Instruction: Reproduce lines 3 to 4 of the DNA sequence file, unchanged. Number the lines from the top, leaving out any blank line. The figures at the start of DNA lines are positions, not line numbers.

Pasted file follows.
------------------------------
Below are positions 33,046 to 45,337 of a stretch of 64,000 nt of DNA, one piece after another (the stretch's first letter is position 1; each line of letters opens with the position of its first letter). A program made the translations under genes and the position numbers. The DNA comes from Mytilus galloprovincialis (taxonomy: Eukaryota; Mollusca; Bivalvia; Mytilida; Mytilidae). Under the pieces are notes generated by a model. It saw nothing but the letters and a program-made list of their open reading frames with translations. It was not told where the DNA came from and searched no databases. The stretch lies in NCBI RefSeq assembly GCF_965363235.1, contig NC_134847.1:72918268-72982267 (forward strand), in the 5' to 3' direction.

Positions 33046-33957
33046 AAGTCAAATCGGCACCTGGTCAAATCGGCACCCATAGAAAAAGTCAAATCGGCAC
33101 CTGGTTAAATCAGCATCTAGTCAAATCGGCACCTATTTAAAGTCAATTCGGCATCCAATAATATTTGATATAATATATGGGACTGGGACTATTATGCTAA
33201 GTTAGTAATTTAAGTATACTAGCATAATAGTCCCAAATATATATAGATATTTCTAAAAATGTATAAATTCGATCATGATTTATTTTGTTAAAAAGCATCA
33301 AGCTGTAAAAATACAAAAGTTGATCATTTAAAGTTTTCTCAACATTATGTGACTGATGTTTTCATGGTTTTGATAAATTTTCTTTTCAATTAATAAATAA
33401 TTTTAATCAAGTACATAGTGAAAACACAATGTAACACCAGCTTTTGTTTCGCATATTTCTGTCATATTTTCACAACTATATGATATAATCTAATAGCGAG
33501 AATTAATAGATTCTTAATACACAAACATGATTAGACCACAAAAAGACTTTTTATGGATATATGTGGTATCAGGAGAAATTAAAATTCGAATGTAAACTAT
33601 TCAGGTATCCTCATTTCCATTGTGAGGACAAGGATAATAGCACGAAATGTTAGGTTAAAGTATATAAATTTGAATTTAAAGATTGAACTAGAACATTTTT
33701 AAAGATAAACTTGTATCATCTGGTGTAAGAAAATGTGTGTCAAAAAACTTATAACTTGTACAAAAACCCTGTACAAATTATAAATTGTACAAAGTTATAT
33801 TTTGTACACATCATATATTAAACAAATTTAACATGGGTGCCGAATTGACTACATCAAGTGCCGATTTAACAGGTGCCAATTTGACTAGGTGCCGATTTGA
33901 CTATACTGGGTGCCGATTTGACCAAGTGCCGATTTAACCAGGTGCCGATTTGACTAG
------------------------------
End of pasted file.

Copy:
33046 AAGTCAAATCGGCACCTGGTCAAATCGGCACCCATAGAAAAAGTCAAATCGGCAC
33101 CTGGTTAAATCAGCATCTAGTCAAATCGGCACCTATTTAAAGTCAATTCGGCATCCAATAATATTTGATATAATATATGGGACTGGGACTATTATGCTAA